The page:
Scars that stand out can draw unwanted attention and create insecurities, so some people may want to prevent or minimize them while the wound is still healing. Others may want to improve painful or uncomfortable scars. But preventing scars is ultimately a personal decision. If your scars don’t cause any uncomfortable side effects, such as pain or itching, there’s no reason to worry about treatment. Some people may even be proud of their scars, such as women who have undergone C-sections or other people who have been through serious health events and see their scars as battle wounds.

How you care for a wound can minimize or even prevent scarring if you wish to do so, according to the American Academy of Dermatology (AAD). With that in mind, here are 10 dos and don’ts to prevent fresh wounds from leaving scars.

1. Do Keep the Wound Clean

Broken skin from a wound increases the risk of infection from germs, per the National Library of Medicine. It will heal in stages, and dermatologists recommend keeping the wound clean throughout the entire process.

“Immediately after a wound occurs, it should be kept clean,” Dr. Salyards says. Your first instinct may be to grab a bottle of hydrogen peroxide or other antiseptic, but she says this could actually make scarring worse. “Hydrogen peroxide can increase inflammation and destruction to the healing skin, increasing scarring,” she explains. Antiseptics like rubbing alcohol and hydrogen peroxide can kill skin tissue and shouldn’t be used to clean wounds, according to a review published in 2019 in Plastic and Reconstructive Surgery Global Open.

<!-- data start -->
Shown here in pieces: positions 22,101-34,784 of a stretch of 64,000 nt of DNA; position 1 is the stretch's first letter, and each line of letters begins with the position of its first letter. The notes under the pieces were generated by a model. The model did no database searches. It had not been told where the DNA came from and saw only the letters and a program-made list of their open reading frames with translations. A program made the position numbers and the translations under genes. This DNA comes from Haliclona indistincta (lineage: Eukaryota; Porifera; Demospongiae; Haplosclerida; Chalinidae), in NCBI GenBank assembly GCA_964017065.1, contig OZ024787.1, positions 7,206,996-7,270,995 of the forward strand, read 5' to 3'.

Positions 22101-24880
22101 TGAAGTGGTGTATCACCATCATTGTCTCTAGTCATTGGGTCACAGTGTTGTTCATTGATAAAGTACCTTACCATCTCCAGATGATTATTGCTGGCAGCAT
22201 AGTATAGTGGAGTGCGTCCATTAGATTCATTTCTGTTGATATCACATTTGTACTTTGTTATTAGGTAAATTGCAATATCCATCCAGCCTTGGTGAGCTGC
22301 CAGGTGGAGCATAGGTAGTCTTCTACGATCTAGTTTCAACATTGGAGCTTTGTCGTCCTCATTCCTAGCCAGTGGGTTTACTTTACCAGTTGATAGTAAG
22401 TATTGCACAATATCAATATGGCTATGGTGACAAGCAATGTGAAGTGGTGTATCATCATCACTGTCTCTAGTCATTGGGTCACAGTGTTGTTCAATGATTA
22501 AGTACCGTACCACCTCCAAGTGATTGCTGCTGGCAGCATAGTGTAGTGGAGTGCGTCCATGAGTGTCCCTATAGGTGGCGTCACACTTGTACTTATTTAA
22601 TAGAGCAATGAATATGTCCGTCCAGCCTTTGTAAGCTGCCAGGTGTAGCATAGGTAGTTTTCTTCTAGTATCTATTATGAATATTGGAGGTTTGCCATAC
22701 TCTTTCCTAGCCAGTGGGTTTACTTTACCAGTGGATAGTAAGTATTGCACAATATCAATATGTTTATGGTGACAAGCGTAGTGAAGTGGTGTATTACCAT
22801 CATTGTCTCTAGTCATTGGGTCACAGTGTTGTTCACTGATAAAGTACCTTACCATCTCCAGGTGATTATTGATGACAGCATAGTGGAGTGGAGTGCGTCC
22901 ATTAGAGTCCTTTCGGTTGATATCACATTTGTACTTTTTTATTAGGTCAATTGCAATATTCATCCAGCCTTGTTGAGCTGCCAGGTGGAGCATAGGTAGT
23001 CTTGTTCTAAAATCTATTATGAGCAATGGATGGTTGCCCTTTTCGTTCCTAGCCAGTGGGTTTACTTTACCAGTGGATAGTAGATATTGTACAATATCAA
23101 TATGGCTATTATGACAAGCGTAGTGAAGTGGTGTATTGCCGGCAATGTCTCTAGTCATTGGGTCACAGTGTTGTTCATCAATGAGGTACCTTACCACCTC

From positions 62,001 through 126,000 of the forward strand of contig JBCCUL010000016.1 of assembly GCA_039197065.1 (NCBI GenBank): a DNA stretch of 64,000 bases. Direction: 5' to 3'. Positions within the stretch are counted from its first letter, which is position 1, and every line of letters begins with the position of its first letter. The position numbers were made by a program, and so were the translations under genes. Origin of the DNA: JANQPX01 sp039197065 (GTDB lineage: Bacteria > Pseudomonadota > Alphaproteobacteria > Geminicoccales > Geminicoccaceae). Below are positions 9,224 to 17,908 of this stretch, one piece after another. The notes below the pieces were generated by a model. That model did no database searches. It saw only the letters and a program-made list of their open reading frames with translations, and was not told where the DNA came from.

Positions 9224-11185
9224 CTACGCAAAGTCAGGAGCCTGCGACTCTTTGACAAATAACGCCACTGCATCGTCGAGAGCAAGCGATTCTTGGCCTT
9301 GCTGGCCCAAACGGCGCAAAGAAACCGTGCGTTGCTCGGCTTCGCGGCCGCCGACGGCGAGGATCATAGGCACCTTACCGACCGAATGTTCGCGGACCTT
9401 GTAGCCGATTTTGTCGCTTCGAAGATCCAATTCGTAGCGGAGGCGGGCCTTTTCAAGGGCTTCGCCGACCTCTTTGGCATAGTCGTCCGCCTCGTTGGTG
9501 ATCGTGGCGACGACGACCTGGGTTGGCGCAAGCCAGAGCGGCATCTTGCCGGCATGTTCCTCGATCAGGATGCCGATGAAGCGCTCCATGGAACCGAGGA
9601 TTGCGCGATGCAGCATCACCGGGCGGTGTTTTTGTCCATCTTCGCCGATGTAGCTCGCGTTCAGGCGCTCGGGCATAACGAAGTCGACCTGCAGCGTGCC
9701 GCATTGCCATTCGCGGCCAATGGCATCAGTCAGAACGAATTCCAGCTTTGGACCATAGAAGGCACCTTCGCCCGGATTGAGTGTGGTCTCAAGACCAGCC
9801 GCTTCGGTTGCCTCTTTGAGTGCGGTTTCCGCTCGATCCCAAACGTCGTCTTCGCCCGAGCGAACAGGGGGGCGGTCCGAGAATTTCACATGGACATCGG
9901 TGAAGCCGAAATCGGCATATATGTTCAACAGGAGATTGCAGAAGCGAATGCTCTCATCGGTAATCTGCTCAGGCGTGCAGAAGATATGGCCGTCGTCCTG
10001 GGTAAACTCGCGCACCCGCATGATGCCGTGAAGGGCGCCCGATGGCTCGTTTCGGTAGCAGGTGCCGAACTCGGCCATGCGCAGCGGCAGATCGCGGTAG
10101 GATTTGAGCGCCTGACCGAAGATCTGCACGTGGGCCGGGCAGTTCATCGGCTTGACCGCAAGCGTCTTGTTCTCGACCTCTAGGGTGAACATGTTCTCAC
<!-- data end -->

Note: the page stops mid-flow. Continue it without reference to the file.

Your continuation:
Dr. Brauer suggests continuing to clean the wound until it’s fully healed. Don’t overthink it — the AAD recommends keeping wounds clean with mild soap and water. The Cleveland Clinic also says soap and water are the way to go, adding that you should wash and dry your hands first.

2. Don’t Wait Too Long to Get Stitches

Medical intervention isn’t always necessary for wounds to heal, but depending on the severity of your wound, you might benefit from getting stitches. Scars form after the wound is healed, and getting stitches can help close and heal the wound quicker. They may also help minimize the appearance of scarring, per the AAD.

You might want to wait to see if deep cuts improve on their own before getting stitches, but dermatologists recommend against this. “If stitches are needed, they must be sewn as soon as possible when the injury is new,” says Aanand N. Geria, MD, a board-certified dermatologist and founder of Geria Dermatology in Rutherford, New Jersey. “If too much time passes, germs or bacteria can accumulate in the wound and a dermatologist may elect not to stitch because of the risk of infection.”

If you are unsure whether you need stitches, Dr. Geria suggests seeing a doctor immediately for further evaluation.

3. Do Keep the Wound Moist

After cleaning the wound, keep it moist to prevent scars, Brauer says. “Generally, any emollient like petrolatum will delay scab formation,” he says. According to a previous review, keeping wounds moist results in reduced scar formation, compared with treatment in dry environments. Plenty of research has been done on wet, moist, and dry healing for scar formation, and wet or moist healing has been shown to achieve the fastest healing and least amount of scarring, per a review in the International Journal of Inflammation.

“Moisturize with petroleum jelly and cover with a bandage,” recommends Salyards. “This should be continued until the open wound is completely healed with new skin or until sutures are removed.”

4. Don’t Pick at the Wound

In general, dermatologists recommend against picking at your skin under any circumstances. Whether it’s an active breakout or fresh wound, picking at it seems to make matters worse. It can worsen acne and scarring, per the AAD.